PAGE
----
Germany is experiencing a historic economic downturn – GDP is falling dramatically
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The German economy slumped at a record pace in the second quarter. From April to June, gross domestic product fell 10.1 percent compared to the previous quarter. Seven years of economic growth are erased within three months.
DGermany’s changing economic history must be expanded by a dramatic chapter. In the pandemic crisis of 2020, gross domestic product collapsed as much as it has not since the Second World War. In the months from April to June, Germany’s economic output was seasonally adjusted 10.1 percent lower than in the previous quarter, which had also seen a minus of two percent according to revised figures.
With the slump, which the Federal Statistical Office has now put in numbers for the first time, seven years of economic growth were erased in a single quarter. The crash was twice as high as during the financial crisis when GDP slumped by 4.7 percent. The decline was now much more pronounced than expected by economists. The experts had predicted a nine percent slump in the second quarter. The German economy collapsed by 11.7 percent compared to the previous year.
The full force of the virus crisis is reflected in the data. In March, measures to contain the corona pandemic put the German economy in an artificial coma. As a result, the economy shrank significantly more between April and June than in the first three months of this year.
The effects of the lockdown had a full impact in the second quarter: private consumption in Germany collapsed, companies put their investments on hold, and exports largely came to a standstill. The donable state alone ensured that economic output was not hit even harder.
After all, the Federal Republic has come through the crisis relatively lightly compared to other countries. In France, which will release its figures this Friday, GDP is likely to have plummeted 15 percent in the second quarter. In Italy the minus could be 14 percent and in Spain even 16 percent.
The mild crash here compared to other euro countries has its price. The federal government has launched one of the most expensive government bailout programs ever. In addition to a supplementary budget of 156 billion euros, which corresponds to around 4.5 percent of GDP, an economic stimulus program of 130 billion euros was launched, which is supposed to get Germany out of the crisis with a bang, as Federal Finance Minister Olaf Scholz (SPD) put it.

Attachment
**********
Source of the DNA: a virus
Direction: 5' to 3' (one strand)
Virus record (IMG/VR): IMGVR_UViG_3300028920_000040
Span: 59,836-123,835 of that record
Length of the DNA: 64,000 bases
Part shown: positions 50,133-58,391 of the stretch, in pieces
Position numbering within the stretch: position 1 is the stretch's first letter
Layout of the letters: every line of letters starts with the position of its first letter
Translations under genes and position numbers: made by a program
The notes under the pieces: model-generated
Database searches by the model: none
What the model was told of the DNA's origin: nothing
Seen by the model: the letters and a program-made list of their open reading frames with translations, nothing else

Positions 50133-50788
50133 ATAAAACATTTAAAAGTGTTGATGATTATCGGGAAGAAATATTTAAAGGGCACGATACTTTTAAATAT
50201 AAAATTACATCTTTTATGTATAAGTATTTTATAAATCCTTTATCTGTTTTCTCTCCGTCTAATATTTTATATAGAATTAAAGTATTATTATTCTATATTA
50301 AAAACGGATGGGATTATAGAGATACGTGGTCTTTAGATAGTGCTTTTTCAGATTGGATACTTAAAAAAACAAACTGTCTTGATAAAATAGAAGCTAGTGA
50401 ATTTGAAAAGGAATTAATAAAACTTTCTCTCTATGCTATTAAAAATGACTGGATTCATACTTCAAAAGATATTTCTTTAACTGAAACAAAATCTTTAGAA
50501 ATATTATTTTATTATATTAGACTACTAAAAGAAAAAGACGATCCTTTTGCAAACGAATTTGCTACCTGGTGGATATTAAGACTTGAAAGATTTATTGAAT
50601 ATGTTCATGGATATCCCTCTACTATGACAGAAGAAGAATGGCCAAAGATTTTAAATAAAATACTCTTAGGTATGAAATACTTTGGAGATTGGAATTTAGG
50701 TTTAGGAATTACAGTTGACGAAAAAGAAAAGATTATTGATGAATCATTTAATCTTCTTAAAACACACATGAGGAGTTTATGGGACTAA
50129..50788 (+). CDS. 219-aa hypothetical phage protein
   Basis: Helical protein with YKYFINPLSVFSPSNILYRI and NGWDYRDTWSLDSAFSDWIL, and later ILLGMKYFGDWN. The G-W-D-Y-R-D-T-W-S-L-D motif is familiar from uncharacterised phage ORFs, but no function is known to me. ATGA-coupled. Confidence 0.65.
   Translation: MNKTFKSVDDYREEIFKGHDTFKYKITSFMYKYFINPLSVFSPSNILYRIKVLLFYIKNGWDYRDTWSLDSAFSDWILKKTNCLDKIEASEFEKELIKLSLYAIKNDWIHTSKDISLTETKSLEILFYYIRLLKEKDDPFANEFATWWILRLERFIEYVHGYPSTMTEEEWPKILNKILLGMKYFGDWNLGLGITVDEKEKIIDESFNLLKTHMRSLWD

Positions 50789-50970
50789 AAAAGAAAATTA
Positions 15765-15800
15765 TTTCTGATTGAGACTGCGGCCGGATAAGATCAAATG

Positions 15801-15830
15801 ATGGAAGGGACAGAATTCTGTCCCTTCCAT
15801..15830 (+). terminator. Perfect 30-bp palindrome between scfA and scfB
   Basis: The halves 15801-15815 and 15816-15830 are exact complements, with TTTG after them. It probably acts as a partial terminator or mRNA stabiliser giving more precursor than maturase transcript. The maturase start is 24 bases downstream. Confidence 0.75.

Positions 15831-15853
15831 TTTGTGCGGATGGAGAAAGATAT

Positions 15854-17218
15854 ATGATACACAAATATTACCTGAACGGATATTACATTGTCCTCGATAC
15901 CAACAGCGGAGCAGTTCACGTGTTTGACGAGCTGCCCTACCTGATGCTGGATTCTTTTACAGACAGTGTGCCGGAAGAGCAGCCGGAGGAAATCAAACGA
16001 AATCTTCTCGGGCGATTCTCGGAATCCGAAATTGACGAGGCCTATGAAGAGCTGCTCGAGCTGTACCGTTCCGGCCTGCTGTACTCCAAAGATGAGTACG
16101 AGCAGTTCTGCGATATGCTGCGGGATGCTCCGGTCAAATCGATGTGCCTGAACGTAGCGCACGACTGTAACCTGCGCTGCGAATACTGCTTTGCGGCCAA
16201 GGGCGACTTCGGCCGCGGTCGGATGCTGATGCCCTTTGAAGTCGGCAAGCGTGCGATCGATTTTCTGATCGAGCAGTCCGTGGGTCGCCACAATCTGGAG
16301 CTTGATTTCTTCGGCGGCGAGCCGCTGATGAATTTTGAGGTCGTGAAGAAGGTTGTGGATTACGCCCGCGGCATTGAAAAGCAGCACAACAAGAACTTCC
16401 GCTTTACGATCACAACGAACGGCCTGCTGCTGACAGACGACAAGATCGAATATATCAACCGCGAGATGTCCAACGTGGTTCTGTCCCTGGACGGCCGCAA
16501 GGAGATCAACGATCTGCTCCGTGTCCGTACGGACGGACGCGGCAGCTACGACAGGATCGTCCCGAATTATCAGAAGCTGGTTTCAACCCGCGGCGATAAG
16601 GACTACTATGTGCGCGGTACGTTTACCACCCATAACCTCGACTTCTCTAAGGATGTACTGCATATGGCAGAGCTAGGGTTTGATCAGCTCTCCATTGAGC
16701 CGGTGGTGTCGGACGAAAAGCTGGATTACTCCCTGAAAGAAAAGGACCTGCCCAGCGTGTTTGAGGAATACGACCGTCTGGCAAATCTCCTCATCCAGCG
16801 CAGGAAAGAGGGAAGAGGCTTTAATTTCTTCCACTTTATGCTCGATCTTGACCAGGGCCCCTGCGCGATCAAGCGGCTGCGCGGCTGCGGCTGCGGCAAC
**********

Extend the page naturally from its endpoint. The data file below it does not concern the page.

Memories of the Great Depression
In addition, a rescue fund of over 600 billion euros was set up, plus state guarantees amounting to 400 billion euros.
The worst crisis in decades brings back memories of the Great Depression in the early 1930s. In the first full year of crisis in 1930, economic output declined by 6.7 percent, followed by minus 16.4 percent in 1931 and minus 17.6 percent in 1932. It took almost a decade for gross national income to recover from this setback .
In another respect, however, the comparison with the Great Depression in the early 1930s reaches its limits. At that time, almost a third of Germany’s working population was registered as unemployed. Statistically, that was around six million people. Many long-term unemployed did not appear in the statistics.
Unemployment has also increased in the crisis months of 2020, the Federal Employment Agency reported 2.91 million people without a job in July, 635,000 more than a year ago. However, the decline in employment no longer appears to be accelerating and at least to stabilize in the short term. Short-time work also contributes to this. While this is an expensive tool, it has the advantage that companies do not have to lay off immediately.
According to current information from the Federal Agency, 6.7 million people were still working in Germany in May. In April the number was 6.1 million.
According to economists, the future prospects are as difficult to assess as rarely before. Because the pandemic itself represents a historic turning point for which there is no precedent in a highly networked world economy. While some of the experts assume that the economy will recover quickly in the second half of the year and provide indications for this, others expect a second wave and thus a renewed slump or, if need be, stagnation. It is a historical situation, both good and bad, that will find its way into the history books.